As a kid growing up in England, I used to watch the Formula 1 Grand Prix races on Sunday afternoons. My Dad and I were TV-buddies, sitting enthralled as the drivers raced at over 200 miles per hour, on twisting, winding tracks in exotic cities across the world.
When I moved to the US, I stopped paying attention to Formula 1 racing, which wasn’t covered much here – until these past few years when Netflix started releasing a documentary covering each season (Drive to Survive), and suddenly I found that a bunch of my coworkers and friends from church were suddenly experts in the sport. And so I started to pay attention again, and I will openly admit… I’m hooked.
All races are exciting, but the most exciting part – as a kid and now – is when they crash. This tends to happen either right at the start of the race, or whenever it rains. I’ll bring this back to telecoms in a moment, but first, take a moment to watch this video of an epic crash at the start of the British Grand Prix a few weeks ago.
Safety measures come in layers
I’m going to ask you to watch it again in a moment, but before you do, take a moment to consider all the safety measures that are in place:
- As the commentators mentioned, these cars have incredibly low centers of gravity, so it’s almost unheard of for one to flip upside down – but just in case it happens, there’s a roll-bar (known as the “Halo“) above the driver’s head to protect him.
- At the edge of the track there’s a “run off” area – a large gravel area – that is designed to slow the cars down if they run off the road.
- If a car doesn’t slow down enough on the gravel, there’s a thick wall of tires that is supposed to be the final barrier to stop a car quickly, but with enough give so that the driver isn’t hurt.
- In this case, something freakish happened, and just before that tire-wall, the car flipped up into the air, and jumped over the tire-wall, skipping that layer of protection entirely. No-one planned for this eventuality.
- Luckily, right in front of the crowd of spectators, there was one final fence. Its stated purpose was to catch any debris (e.g. small bits of metal that got flung off a car in a crash), but in this case, it ended up being the final barrier – that prevented a fast-moving race car from flying into a large crowd of spectators.
- Obviously, the driver is also wearing a helmet, is thoroughly strapped into his seat, and is wearing flame-retardant racing overalls. F1 drivers also have famously strong necks to help them withstand the G-forces they experience.
Now take a moment to watch the crash again, and notice how all these measures helped limit the damage – and notice that the driver, Zhou Guanyu, walked away with barely a scratch.
What’s the telecoms equivalent of a Halo?
Formula 1 takes safety very seriously. Anytime there’s a significant accident, they do a thorough investigation and figure out what they can learn from the situation, and update rules and regulations to reduce the risk of a recurrence.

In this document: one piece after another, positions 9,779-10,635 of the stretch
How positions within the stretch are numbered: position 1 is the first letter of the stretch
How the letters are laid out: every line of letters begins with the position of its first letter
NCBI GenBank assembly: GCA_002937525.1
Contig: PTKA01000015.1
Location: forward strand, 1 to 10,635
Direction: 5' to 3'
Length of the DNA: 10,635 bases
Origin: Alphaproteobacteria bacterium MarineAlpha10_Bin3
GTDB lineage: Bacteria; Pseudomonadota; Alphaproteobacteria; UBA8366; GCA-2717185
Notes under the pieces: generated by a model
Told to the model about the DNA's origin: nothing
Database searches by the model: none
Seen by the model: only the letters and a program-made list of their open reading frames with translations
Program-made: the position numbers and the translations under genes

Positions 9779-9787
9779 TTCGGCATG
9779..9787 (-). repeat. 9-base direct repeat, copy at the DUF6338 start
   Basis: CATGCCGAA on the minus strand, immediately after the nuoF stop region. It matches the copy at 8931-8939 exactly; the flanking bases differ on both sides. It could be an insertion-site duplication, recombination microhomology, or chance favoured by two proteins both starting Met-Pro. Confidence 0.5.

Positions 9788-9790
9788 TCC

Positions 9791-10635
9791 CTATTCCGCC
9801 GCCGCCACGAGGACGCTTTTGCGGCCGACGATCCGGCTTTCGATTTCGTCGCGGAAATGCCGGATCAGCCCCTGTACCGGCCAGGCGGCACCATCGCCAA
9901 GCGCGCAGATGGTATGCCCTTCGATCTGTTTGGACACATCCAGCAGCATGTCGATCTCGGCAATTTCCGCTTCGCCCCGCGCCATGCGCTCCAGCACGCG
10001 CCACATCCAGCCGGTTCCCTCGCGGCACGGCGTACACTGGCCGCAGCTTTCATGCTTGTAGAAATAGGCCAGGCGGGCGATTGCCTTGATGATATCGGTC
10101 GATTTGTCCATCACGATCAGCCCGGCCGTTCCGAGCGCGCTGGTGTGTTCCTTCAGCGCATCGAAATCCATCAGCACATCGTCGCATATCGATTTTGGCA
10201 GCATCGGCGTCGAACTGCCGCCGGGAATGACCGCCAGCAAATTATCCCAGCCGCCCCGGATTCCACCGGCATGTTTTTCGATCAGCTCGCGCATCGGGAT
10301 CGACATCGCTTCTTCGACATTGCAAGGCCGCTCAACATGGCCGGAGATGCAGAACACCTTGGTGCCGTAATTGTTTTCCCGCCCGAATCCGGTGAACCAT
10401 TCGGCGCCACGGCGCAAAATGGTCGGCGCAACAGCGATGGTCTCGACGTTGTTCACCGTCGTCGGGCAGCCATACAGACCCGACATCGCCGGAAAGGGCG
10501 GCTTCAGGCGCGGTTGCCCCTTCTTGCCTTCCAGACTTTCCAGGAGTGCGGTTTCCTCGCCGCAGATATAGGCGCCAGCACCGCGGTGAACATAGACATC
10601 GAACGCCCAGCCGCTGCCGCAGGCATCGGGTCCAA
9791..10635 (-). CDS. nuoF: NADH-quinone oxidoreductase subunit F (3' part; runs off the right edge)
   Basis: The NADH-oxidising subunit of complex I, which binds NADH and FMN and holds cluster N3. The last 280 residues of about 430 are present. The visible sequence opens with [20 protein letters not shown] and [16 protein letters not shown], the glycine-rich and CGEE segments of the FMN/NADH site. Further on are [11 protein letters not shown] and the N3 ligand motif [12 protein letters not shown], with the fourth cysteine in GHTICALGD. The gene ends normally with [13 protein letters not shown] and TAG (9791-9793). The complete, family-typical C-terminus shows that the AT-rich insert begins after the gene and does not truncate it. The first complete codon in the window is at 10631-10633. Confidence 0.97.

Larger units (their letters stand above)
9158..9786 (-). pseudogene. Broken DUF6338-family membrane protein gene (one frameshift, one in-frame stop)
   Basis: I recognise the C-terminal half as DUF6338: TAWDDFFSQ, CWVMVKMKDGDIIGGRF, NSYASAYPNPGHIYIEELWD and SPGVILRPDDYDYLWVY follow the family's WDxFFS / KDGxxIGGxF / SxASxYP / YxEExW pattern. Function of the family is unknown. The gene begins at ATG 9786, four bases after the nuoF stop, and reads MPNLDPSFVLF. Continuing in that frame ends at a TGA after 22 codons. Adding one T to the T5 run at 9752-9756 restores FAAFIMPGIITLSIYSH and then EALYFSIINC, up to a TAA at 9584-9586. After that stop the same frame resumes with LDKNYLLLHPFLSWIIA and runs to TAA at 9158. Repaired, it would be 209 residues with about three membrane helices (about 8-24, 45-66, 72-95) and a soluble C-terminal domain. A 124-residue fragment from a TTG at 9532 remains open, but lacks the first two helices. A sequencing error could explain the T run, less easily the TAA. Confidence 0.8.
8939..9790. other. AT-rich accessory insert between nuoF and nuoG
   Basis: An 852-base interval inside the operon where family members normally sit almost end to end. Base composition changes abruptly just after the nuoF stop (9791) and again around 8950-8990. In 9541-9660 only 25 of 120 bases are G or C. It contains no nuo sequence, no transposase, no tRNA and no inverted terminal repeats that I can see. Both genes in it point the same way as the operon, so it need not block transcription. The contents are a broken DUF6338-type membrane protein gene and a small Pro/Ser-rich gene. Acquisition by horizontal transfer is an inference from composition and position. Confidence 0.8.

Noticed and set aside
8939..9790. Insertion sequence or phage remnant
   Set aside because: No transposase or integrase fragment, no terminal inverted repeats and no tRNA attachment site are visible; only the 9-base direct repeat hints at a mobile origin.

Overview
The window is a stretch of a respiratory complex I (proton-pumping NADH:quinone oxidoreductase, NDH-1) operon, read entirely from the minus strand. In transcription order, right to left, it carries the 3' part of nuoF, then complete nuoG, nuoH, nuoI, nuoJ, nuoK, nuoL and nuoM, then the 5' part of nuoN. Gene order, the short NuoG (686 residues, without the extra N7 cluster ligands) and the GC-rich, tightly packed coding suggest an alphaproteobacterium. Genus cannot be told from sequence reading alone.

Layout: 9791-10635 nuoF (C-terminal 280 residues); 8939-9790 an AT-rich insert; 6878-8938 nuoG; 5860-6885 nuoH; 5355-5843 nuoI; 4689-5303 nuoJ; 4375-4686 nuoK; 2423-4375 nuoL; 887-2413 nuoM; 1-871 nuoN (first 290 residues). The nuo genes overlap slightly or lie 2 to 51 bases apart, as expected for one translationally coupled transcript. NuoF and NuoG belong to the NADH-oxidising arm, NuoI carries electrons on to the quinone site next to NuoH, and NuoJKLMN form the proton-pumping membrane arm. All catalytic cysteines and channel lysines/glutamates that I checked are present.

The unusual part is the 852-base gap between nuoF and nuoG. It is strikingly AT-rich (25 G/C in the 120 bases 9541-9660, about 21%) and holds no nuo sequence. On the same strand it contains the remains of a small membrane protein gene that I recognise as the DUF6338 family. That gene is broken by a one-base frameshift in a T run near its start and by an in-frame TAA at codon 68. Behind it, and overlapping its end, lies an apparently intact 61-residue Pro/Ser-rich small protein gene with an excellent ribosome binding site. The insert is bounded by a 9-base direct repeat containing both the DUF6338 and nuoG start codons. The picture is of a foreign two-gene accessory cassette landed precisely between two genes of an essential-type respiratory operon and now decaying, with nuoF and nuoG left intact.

If we are to provide carrier class service to our subscribers, we need to take the same approach when running our network. This starts with a mindset – try to apply these principles to your role.
- Build a system that is resilient to failure. You can’t prevent failures from occurring in your network, but you can build a network that is resilient to the failure of individual components.
- Build in layers of redundancy. Redundant IP links, redundant hardware, redundant power, overflow routes… it all adds up. And don’t forget to take backups of everything, just in case everything else fails.
- Monitor your network for signs of trouble. The Formula 1 cars have sensors all over the place, allowing the team to keep an eye on every aspect of the car during the race – so they can warn the driver before something fails catastrophically. For you, this means monitoring your logs and alarms – there’s no point having redundancy if you don’t notice and fix a failed device.
- Don’t forget to stress test your network. It’s all very well to think that your network will withstand a certain failure, but until you’ve tested it (in a maintenance window, please!), you won’t know for sure.
- Conduct in-depth reviews anytime something goes wrong. We like the idea of the “5 Whys” approach – where you keep digging to find the underlying problem, rather than simply addressing the surface cause. You never want to repeat the same mistake twice.
If you’d like a head-start on improving your network resilience, check out our system audit service, where we review your voice network as it stands today – and give you some concrete guidance on what needs work.
And if there are any other F1 fans out there, drop me a line!